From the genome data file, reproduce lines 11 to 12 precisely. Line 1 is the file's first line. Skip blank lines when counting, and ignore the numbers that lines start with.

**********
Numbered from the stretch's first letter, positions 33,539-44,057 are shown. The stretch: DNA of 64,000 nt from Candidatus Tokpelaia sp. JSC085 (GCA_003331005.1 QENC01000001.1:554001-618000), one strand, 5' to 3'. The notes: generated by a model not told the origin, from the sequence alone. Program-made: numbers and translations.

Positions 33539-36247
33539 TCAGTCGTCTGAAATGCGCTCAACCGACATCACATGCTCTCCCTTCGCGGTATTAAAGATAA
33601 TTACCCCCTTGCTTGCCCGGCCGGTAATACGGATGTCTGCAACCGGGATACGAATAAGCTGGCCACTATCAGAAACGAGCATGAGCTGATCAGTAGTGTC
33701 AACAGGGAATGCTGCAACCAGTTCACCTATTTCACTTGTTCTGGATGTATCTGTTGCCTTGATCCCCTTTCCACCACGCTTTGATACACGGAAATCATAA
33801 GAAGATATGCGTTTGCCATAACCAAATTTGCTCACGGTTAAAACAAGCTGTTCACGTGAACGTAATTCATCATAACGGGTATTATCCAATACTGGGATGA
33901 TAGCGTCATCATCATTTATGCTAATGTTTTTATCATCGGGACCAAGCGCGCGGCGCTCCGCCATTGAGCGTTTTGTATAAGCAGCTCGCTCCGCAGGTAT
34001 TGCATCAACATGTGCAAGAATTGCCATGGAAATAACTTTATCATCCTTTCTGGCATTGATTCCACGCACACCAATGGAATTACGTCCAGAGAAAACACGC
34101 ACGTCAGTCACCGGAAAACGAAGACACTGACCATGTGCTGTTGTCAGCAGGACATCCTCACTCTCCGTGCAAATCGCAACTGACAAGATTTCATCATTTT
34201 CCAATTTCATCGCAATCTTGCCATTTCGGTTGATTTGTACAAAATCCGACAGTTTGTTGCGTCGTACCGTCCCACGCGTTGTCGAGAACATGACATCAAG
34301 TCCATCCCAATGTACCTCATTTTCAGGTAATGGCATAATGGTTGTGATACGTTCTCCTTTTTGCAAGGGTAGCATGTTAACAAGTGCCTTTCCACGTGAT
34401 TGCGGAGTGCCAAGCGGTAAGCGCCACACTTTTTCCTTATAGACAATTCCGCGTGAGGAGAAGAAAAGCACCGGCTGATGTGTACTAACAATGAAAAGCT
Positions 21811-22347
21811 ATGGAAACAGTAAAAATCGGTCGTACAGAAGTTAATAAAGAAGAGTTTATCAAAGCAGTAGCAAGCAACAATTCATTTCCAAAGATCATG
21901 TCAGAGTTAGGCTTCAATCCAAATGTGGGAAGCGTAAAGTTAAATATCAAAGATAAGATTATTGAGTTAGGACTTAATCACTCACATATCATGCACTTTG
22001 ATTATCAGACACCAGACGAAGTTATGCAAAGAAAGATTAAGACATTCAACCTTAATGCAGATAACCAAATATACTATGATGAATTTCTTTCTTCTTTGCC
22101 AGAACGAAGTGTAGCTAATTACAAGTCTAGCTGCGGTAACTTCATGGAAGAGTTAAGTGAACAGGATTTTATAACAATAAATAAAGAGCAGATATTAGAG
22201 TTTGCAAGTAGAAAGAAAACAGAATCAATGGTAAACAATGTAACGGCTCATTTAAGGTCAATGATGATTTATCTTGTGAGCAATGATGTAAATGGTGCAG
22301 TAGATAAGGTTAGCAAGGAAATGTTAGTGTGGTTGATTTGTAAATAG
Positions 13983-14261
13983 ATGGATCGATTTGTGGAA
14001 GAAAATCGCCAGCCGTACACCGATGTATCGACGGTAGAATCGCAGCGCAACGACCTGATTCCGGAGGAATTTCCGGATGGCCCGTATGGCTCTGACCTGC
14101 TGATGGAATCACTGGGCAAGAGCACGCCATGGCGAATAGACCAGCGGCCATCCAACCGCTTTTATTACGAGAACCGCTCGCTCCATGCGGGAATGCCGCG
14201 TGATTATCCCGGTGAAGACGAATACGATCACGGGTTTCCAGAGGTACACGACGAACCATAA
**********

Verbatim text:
34301 TCCATCCCAATGTACCTCATTTTCAGGTAATGGCATAATGGTTGTGATACGTTCTCCTTTTTGCAAGGGTAGCATGTTAACAAGTGCCTTTCCACGTGAT
34401 TGCGGAGTGCCAAGCGGTAAGCGCCACACTTTTTCCTTATAGACAATTCCGCGTGAGGAGAAGAAAAGCACCGGCTGATGTGTACTAACAATGAAAAGCT